[Sca-cooks] Harfleur 1415
t.d.decker at att.net
Wed Jun 3 20:52:43 PDT 2009
The OED is more thorough, but you might try the following Wikipedia entries:
The reason I say "general differentiation" is because the two terms
represent specialized usage that has changed over time with the definitions
becoming comingled and more general as carts and wains fell out of use.
Wain and wagon are essentially equivalent (both term, interestingly, are
used for the Big Dipper (Ursa Major)) and may derive from a common root.
There is one archaic useage of wain that refers to a two wheeled chariot,
but it is in reference to a four horse hitch. Carts, incidentally, are
pulled by no more than two horses.
One might be able to also demonstrate the difference by considering the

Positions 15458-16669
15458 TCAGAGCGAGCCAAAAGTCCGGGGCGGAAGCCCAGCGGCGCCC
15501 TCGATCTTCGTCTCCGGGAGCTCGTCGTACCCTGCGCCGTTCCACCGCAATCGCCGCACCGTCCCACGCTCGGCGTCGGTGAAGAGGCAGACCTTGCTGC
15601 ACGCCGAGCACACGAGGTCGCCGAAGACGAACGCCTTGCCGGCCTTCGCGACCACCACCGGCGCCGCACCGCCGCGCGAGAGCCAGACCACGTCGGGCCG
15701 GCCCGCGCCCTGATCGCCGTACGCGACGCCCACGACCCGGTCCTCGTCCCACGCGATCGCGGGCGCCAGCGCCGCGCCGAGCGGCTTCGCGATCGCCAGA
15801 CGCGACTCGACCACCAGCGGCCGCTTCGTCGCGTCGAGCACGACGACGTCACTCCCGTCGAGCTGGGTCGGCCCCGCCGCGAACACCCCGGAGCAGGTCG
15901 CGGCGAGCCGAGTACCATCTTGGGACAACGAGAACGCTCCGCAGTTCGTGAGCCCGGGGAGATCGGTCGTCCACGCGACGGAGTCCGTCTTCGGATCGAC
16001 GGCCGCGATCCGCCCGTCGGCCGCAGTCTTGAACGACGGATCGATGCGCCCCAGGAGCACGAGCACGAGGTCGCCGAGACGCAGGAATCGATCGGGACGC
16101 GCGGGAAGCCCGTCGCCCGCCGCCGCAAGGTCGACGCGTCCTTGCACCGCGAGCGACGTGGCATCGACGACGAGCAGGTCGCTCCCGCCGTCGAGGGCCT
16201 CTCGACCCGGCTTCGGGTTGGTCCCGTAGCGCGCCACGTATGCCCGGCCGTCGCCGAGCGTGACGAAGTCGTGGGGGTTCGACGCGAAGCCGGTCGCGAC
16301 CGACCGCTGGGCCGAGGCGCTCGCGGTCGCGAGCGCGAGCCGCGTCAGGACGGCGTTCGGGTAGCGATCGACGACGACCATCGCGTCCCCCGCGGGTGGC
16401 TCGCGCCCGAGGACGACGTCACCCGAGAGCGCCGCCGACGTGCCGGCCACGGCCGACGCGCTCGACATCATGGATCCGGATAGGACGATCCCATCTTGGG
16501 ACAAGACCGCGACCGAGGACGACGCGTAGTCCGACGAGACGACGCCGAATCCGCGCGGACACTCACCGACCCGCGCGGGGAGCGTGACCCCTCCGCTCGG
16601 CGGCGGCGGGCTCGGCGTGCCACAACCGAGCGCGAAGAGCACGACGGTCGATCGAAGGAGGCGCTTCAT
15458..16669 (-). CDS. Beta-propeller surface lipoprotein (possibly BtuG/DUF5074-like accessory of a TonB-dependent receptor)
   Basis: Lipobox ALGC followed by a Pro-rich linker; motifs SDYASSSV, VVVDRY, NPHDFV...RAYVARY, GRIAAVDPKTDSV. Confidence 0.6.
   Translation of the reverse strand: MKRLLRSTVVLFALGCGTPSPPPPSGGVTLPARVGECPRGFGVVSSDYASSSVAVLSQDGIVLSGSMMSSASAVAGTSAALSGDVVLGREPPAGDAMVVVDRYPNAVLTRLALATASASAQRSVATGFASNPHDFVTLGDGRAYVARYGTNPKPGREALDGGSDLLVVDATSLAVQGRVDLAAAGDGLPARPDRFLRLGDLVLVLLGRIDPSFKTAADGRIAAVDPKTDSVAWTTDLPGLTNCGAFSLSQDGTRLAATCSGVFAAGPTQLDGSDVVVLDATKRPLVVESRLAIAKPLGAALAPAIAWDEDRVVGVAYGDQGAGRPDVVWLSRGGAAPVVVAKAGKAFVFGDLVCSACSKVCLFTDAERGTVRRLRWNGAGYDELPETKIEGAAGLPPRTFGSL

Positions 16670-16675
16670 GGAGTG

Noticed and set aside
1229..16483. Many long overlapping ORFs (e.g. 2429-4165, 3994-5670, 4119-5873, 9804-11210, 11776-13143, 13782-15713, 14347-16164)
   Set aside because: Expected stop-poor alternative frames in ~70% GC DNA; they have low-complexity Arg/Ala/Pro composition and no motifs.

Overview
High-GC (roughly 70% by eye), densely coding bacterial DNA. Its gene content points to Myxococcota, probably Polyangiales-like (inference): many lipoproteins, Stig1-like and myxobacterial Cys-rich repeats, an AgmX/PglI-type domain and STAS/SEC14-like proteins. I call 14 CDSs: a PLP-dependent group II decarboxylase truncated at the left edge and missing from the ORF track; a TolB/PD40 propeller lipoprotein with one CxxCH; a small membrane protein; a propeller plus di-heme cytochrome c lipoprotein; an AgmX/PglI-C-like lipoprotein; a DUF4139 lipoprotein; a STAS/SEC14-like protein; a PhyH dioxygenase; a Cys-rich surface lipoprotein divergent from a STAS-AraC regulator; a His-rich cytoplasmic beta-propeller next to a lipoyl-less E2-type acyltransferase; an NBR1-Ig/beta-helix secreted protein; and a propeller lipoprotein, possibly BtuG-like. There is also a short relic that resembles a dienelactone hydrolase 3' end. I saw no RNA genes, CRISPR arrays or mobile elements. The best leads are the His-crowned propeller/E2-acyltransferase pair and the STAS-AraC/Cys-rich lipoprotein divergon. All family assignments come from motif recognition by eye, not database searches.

crafts of wainwright and cartwright and see how they varied under the
medieval guild structure and laws.
>I don't doubt you, but can you find me a resource? If I argue this, I'm
> gonna want documentation.
> Hey, they don't call me, "Mr. Technical," for nothing.
> "Well, technically...."
> On Wed, Jun 3, 2009 at 6:35 PM, Terry Decker <t.d.decker at att.net> wrote:
>> As a general differentiation, carts have two wheels and a single axle
>> wains usually have four wheels and two axles.
>> Wait! I thought carts and wains were the same thing. As in, wains are
>>> carts, carts are wains. What's the difference?
>>> Ian of Oertha
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> Ian of Oertha
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